Anda di halaman 1dari 5

Making pregnancy safer

Mission and vision

WHO/Petterik Wiggers

MPS Vision

Our vision is a world in which skilled care at every birth is ensured for all women and in which
mothers and their newborn babies notwithstanding their social, cultural, ethnic or religious
background are assured access to comprehensive quality health services throughout all phases of
their lives.

MPS Mission

Every day, 1500 women and over 10 000 newborn babies die owing to complications in
pregnancy and childbirth. 98% of these deaths occur in the developing world. Most of them
could be prevented through skilled care during childbirth and the management of life-threatening
complications.

The Department of Making Pregnancy Safer (MPS), with over 120 staff worldwide aims to
reduce maternal, perinatal and newborn morbidity and mortality. MPS is working towards
attaining the Millennium Development Goals 4 and 5 by accelerating the countries'
implementation of essential interventions to make pregnancy safer. In partnership with key
stakeholders, MPS also supports country efforts to strengthen their health systems.

To this end, MPS focuses on four strategic areas, in cooperation with regions and countries:

• Advocacy: Building a conducive social, political and economic environment to support


timely country actions;
• Technical country support: Responding to country needs and providing technical
support to achieve universal coverage of essential interventions that will ensure skilled
care at every birth within the context of a continuum of care;
• Partnership: Building effective partnerships across relevant programmes and partners
for coordinated actions in countries;
• Monitoring and evaluation: Strengthening assessment, monitoring and evaluation for
better decision-making by policy-makers and planners in countries.

Pregnancy is special. MPS is helping to make it safer.

Making pregnancy safer

Priority countries
75 MPS priority countries

MPS focuses its activities on 75 priority countries in which 97% of all maternal deaths
worldwide occur. Half of the countries are located in the African Region.

• Afghanistan
• Angola
• Bangladesh
• Belize
• Benin
• Bhutan
• Bolivia
• Brazil
• Burkina Faso
• Burundi
• Cambodia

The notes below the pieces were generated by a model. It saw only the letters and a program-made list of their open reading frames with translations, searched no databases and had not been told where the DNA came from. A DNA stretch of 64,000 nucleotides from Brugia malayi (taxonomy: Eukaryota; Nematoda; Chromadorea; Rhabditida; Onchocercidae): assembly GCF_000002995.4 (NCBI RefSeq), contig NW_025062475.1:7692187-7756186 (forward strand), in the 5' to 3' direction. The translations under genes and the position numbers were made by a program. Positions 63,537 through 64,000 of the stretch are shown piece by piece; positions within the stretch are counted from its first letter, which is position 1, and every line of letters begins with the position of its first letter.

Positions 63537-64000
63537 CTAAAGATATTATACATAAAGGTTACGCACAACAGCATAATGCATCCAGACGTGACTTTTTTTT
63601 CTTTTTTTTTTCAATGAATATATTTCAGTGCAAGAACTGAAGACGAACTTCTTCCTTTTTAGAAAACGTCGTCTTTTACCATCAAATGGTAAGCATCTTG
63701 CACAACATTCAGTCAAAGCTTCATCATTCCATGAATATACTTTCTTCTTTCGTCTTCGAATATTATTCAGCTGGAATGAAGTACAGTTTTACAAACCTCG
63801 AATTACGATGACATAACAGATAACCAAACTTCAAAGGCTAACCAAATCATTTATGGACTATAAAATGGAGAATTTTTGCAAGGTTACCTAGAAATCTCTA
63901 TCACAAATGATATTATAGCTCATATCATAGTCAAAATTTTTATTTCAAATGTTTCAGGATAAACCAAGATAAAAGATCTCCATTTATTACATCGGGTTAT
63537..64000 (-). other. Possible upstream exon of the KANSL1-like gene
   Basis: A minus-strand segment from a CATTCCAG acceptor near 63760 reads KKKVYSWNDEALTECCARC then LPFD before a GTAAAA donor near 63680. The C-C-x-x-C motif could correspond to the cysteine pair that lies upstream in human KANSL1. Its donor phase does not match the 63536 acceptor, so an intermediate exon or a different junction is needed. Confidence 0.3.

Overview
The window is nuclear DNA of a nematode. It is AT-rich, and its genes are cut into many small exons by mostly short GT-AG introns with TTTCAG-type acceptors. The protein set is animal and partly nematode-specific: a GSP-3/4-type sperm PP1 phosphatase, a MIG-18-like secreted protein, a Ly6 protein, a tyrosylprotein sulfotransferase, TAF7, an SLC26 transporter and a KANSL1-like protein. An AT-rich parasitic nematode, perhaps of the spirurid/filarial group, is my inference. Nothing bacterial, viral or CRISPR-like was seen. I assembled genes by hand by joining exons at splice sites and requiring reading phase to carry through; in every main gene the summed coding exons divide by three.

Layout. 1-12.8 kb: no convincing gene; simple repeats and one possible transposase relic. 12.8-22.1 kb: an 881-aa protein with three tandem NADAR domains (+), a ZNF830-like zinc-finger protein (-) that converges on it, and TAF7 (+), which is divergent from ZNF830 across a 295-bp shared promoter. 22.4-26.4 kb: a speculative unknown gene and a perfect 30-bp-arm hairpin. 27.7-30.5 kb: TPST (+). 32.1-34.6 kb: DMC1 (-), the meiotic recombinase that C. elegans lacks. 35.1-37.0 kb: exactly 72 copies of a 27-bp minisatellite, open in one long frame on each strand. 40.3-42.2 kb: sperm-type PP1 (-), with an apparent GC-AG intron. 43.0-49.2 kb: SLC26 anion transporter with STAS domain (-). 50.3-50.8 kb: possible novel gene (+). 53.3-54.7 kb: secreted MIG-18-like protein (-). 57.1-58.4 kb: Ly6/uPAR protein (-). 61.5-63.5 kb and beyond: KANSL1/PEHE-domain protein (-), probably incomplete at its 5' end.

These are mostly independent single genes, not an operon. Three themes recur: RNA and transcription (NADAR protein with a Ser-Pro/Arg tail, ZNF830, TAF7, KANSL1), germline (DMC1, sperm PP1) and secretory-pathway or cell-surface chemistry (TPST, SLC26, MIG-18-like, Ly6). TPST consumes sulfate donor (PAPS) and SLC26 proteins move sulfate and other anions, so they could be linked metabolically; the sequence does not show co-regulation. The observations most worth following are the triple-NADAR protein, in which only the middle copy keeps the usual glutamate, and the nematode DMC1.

• Cameroon
• Cape Verde
• Central African Republic
• Chad
• China
• Comoros
• Congo
• Côte d’Ivoire
• Democratic Republic of the Congo
• Djibouti
• Ecuador
• Egypt
• El Salvador
• Equatorial Guinea
• Eritrea
• Ethiopia
• Gabon
• Gambia
• Ghana
• Guatemala
• Guinea
• Guinea-Bissau
• Haiti
• Honduras
• India
• Indonesia
• Iraq
• Kazakhstan
• Kenya
• Lao People’s Democratic Republic
• Lesotho
• Liberia
• Madagascar
• Malawi
• Mali
• Mauritania
• Mozambique
• Myanmar
• Namibia
• Nepal
• Nicaragua
• Niger
• Nigeria
• Pakistan
• Papua New Guinea
• Paraguay
• Peru
• Philippines
• Rwanda
• Senegal
• Sierra Leone
• Somalia
• South Africa
• Sudan
• Swaziland
• Tajikistan
• Timor-Leste
• Togo
• Uganda
• United Republic of Tanzania
• Viet Nam
• Yemen
• Zambia
• Zimbabwe
The Department

The Department of Making Pregnancy Safer (MPS) was established in January 2005 to
strengthen WHO's capacity to support countries' efforts to improve maternal and newborn health
and reduce maternal, perinatal and newborn mortality. The Department aims at reinforcing
advocacy, technical support, monitoring and evaluation, and partnerships in countries to ensure
that WHO can provide the most up-to-date information and guidance on maternal and newborn
health.

IMPAC - a MPS cornerstone


IMPAC – the Integrated Management of Pregnancy and Childbirth – is central to the
Department's technical assistance activities. It includes guidance and tools to increase pregnant
women's access to high-quality health services.

The approach aims at improving maternal and newborn health by addressing different factors
that are crucial for the access to skilled care before, during and after pregnancy and childbirth. It
targets health systems, health workers, as well as families and communities.

Health systems

On the health systems level, the approach aims at improving not only the access to, but also the
quality of essential and emergency care. This objective involves national health policy as well as
district level management of infrastructure, supplies and financing. Furthermore it includes the
assessment of local needs and surveillance of health system performance.

Health workers

To improve the skills and competencies of health care workers is the second strategy of the
IMPAC approach. The Department provides clinical guidelines for care before, during and after
birth. It also cooperates with other health programmes to integrate further services into antenatal
care, as for example the prevention of HIV mother-to-child transmission (PMTCT) or malaria
treatment.

Family and community


Deep-rooted cultural beliefs in families and communities have a huge impact on a women's
decision whether she seeks skilled care during pregnancy and childbirth. To increase the
utilization of available health services, communities can offer health education as well as logistic
or financial support.